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Dalwhinnie 15 Year Old

Tasty, but not memorable

0 477

BReview by @BourbonNorth1

27th Oct 2014

0

  • Nose
    18
  • Taste
    18
  • Finish
    20
  • Balance
    21
  • Overall
    77

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Distribution of ratings for this: brand user

This is a whisky that I was very interested to try. Part of Diageo's Classic Malts range, it was rated 95 points in Jim Murray's Whisky Bible- and yet, almost unilaterally, people I know said it was pretty unexciting. Because of that, I was pretty hesitant to go buy a bottle- but, as luck would have it, I ended up being given one. And, having had the bottle open for about three months, I've got to say I probably weigh in with the 'unexciting' crowd. I have honestly no idea why this would be rated a 95 by Murray, although obviously taste is subjective and a great many of his reviews and ratings are exceedingly good.

Having said all that, Dalwhinnie 15 would be an absolutely stellar choice for an introductory malt for someone just getting into whiskey. It's very smooth, very mellow, not too high in ABV, and is full of generally enjoyable, approachable flavors.

Dalwhinnie 15 pours a fairly light gold color. The nose is pretty gentle and smooth with lots of light honey and soft vanilla overlaying less pronounced flavors of red apple, hay, and maybe a touch of floral.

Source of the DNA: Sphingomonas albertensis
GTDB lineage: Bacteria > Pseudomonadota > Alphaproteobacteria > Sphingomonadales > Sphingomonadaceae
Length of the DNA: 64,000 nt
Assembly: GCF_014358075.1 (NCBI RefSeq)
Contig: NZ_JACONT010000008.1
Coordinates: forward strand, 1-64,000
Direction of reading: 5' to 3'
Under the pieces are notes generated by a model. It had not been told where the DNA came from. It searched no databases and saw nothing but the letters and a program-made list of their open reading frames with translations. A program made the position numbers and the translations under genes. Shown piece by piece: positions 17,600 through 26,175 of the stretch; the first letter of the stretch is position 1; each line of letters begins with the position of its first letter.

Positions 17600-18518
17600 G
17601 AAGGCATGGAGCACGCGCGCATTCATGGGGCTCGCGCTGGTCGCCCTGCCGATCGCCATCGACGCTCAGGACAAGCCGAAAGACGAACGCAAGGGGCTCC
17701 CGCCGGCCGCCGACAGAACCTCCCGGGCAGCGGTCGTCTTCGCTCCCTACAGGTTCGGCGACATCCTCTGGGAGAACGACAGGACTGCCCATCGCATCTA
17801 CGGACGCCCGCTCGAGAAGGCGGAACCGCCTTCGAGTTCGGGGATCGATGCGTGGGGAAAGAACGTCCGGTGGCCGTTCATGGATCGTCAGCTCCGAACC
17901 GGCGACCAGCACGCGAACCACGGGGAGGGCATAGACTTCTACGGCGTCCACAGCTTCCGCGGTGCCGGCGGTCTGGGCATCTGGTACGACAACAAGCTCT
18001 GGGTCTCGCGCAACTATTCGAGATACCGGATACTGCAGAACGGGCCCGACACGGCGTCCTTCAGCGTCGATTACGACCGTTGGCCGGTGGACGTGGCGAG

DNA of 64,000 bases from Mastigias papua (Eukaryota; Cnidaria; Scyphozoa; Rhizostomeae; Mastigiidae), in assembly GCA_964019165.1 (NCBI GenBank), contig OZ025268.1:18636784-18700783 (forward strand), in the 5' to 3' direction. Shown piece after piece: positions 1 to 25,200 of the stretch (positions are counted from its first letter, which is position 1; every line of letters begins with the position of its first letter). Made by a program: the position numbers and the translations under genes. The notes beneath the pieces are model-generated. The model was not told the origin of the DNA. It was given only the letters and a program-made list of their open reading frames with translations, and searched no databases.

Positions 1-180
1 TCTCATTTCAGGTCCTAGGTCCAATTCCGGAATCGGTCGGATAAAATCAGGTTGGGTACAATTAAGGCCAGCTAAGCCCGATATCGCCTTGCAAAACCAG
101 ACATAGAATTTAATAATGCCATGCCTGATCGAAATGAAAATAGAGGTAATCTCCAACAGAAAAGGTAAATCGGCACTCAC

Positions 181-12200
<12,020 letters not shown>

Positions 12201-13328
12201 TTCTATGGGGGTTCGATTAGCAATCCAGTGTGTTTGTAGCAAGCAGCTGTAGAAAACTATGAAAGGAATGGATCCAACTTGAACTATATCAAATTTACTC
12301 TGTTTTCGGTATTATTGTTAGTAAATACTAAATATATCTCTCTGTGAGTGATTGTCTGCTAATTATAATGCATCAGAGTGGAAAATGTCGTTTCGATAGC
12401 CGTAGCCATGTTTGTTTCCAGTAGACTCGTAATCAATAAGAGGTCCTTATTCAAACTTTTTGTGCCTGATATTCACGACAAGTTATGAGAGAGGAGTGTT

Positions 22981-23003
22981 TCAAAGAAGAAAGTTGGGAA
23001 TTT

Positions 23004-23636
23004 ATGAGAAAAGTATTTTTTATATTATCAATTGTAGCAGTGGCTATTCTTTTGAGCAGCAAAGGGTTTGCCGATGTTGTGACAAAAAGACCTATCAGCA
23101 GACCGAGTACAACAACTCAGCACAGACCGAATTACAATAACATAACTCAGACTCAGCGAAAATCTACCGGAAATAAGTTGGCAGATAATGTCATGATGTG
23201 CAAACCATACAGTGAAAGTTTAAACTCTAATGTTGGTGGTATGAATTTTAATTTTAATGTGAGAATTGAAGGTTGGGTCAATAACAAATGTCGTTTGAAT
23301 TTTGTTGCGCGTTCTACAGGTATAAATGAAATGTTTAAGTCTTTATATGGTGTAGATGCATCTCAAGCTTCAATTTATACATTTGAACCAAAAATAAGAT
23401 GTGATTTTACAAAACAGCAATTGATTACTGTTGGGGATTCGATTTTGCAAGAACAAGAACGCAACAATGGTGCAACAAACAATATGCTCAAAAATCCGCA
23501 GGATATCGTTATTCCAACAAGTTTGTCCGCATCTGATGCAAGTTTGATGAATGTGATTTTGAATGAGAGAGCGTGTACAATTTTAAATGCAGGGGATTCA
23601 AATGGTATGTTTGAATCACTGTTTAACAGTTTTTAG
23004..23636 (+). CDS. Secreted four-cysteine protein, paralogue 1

The mouthfeel is a bit thinner than I'd like (but, at 43%, that's not exactly a shock), and the palate is very much a continuation of the nose, with lots of honey and vanilla mixed with malty cereal notes and a touch of nutmeg.

The finish is definitely the hero of this whisky- medium length and very smooth, it brings a delicate seam of smoke that mixes with flavors of vanilla, soft spice, and toffee apple.

There's nothing really WRONG with this whisky- it's smooth, very mellow, and tasty with a nice twist of smoke to the finish- but it's just too mild. There's not much complexity to be had- mostly just honey and vanilla laid over a few other flavors in the background- and in general it's just kind of uninteresting. I'm all for subtlety when it's done well, but this isn't that. It's the difference between a soft piano piece and someone taking a pop song and turning the volume down- subtlety needs complexity and depth to make it stand out. Instead, this seems to just be ordinary whiskey flavors but weaker.

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4 comments

@cherylnifer
cherylnifer commented

BourbonNorth1: ... I have honestly no idea why this would be rated a 95 by Murray, although obviously taste is subjective and a great many of his reviews and ratings are exceedingly good.

Jim Murray's Whisky Bible has recycled the same word-for-word review for Dalwhinnie 15 since the initial Whisky Bible was published more than 10 years ago. The whisky itself has changed. IMHO, the flavor profile has changed considerably since that initial review was published. I was alittle slow to catch on to the note on the back of each bible stating how many new reviews were included. That meant the rest were recycled. For the 2014 issue, the recycled reviews (but not necessarily the numerical rating) accounts for 70-75% of the guide. I have begun to buy used guides. Doesn't make sense to pay full retail for only 20-25% new content, and considerable content that is more than 5-10 years old.